I pack their schedule full of adventure and outside play. I feel okay about balancing this out with some down time watching movies on Netflix. My oldest and youngest have absolutely no interest in watching a show, but my 3 year old does.

My advice would be not to sweat it. Don’t make it a priority, but if this is the only thing that will give you a break to safely prepare dinner without children underfoot, then there is no shame in it.

– Parenting three kids five and under keeps Deanna quite busy, but there’s always enough time left at the end of the day to write all about the insanity in her award-winning blog Everything and Nothing from Essex.

How do YOU do it?

I’d love for you to share your experiences with us. Mine is the right way for ME, not the right way for every mom. Let us know how baby care worked/works for you!

About Jessica Fisher

I believe you can get great meals on the table -- and still keep that pretty smile on your face.

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Comments

  1. Sara K. says:

    I would love to know how parents with only one child handle screen time. It is a constant struggle to get my 9-year-old to entertain herself without other kids to play with and without always needing Mom. I love to play games with my girl, but sometimes Mom just needs some down time! It is far too easy to turn the TV on and know she will be occupied for a while. I limit her to about 60 minutes of TV time during the week (she watches one show in the morning while we are eating breakfast and getting ready, and she’s only allowed 30 minutes in the evening). Weekends tend to be wide open. I try to get her out of the house, but sometimes I just have to be home (laundry, cleaning, and hopefully some rest!)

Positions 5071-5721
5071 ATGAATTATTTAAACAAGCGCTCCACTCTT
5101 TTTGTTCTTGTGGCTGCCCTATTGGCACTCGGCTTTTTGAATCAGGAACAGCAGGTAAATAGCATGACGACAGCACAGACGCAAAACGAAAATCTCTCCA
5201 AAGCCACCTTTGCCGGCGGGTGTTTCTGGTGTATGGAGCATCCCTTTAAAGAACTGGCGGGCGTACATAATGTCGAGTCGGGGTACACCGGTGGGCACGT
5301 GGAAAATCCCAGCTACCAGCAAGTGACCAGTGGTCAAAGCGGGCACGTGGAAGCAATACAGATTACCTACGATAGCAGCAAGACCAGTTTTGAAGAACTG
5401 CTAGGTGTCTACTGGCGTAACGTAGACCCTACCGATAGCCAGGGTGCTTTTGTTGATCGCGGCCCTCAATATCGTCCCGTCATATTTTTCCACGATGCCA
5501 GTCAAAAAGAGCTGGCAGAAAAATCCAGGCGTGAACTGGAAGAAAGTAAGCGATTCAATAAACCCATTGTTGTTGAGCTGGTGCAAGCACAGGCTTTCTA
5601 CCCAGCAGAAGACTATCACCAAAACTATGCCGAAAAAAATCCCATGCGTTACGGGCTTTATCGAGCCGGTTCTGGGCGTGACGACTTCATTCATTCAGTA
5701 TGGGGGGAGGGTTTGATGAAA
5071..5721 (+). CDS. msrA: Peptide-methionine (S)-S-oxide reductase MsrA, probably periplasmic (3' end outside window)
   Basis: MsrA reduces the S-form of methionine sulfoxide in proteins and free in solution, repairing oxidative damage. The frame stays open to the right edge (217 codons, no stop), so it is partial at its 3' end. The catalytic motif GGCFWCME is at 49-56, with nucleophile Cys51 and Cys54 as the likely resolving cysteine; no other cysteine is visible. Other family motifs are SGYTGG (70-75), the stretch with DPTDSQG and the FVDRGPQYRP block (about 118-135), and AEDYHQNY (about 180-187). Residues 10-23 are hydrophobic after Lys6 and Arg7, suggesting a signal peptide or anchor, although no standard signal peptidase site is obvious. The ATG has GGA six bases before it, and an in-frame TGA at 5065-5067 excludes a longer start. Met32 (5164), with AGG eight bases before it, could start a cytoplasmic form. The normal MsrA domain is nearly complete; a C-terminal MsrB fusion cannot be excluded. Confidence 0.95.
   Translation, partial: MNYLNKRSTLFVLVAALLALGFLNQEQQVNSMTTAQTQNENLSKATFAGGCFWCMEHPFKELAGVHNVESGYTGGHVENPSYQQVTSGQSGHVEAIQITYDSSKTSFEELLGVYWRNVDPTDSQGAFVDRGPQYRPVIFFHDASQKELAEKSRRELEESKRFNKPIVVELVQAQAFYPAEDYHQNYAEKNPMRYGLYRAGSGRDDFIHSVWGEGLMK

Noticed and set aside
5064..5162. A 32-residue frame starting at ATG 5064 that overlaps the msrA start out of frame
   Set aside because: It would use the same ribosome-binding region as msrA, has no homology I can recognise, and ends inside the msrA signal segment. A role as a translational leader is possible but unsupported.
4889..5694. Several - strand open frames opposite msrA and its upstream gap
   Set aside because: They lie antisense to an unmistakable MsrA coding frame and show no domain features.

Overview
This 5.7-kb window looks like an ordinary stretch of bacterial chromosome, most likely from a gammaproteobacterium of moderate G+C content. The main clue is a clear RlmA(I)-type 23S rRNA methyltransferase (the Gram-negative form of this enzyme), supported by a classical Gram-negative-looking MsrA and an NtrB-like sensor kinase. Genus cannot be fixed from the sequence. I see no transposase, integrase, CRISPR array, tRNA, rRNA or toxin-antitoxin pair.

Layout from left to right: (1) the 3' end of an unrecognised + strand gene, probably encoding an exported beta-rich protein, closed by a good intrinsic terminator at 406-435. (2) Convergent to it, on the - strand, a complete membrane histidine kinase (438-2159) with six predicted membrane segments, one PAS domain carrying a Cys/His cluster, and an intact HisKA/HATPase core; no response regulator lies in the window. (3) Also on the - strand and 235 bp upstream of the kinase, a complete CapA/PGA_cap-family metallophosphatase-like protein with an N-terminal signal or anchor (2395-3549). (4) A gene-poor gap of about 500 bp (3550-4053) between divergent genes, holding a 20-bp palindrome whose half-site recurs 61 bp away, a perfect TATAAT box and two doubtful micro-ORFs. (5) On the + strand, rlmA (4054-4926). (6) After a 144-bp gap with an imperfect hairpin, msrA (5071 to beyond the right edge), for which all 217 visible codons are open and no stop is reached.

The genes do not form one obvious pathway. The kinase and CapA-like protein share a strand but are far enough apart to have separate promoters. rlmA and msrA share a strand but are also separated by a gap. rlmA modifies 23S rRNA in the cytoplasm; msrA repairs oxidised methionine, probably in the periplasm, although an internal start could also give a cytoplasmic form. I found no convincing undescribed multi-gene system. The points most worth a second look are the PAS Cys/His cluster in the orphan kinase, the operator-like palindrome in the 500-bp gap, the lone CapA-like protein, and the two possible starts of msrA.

• I obviously don’t have an only child, but I do have a nine-year old. I would sit with her and brainstorm some goals for her summer. Maybe she wants to learn how to knit or would like to write a short story or something like that. I would have no problem with a kid watching an online course about those things if it got them producing, growing, learning.

      Also, she could be helping you with the laundry and cleaning. Less time if you do it together. 🙂

      • We had an only child for 5 years until my little hungry one was born. I had the same problem. Playmates are the huge blessing I found when hectoring started kindergarten. Maybe a good friend coming over from school or co-op (homeschool) will help. Its certainly helped us.

    • I have one (nearly 7). We have always practiced “alone time.” I tell her we both need time off from each other so we can do something we enjoy alone, and take a break from interaction. What has really helped, is setting her room up in a way that she enjoys, and can reach the items she needs to make her room fun. Being sent to her room is not a punishment for her, but a joy. It’s a place where she has all of her fun items,and the freedom to chose what she wants to do. ?. It has taken consistent practice, but we both enjoy it now.